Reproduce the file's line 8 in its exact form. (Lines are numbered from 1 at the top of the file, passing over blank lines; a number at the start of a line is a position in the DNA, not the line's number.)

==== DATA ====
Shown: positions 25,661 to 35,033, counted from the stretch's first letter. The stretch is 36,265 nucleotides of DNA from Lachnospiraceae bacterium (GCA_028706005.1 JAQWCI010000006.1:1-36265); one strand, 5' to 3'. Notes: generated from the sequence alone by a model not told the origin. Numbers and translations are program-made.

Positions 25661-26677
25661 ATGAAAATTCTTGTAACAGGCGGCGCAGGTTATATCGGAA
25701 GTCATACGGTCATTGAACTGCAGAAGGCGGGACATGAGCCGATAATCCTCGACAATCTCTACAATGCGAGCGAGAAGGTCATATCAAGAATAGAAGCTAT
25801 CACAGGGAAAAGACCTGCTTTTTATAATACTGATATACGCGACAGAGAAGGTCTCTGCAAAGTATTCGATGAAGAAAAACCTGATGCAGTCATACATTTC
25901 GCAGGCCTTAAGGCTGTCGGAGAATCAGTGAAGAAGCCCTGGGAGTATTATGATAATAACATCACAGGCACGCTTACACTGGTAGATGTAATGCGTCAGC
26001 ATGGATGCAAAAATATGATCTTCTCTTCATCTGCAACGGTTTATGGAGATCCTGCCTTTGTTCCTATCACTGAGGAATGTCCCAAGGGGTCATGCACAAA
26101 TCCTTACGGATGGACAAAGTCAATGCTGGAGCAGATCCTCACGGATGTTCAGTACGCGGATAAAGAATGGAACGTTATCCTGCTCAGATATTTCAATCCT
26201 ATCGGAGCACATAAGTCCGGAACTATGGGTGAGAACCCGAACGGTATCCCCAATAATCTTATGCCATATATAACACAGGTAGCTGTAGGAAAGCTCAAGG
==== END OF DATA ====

26101 TCCTTACGGATGGACAAAGTCAATGCTGGAGCAGATCCTCACGGATGTTCAGTACGCGGATAAAGAATGGAACGTTATCCTGCTCAGATATTTCAATCCT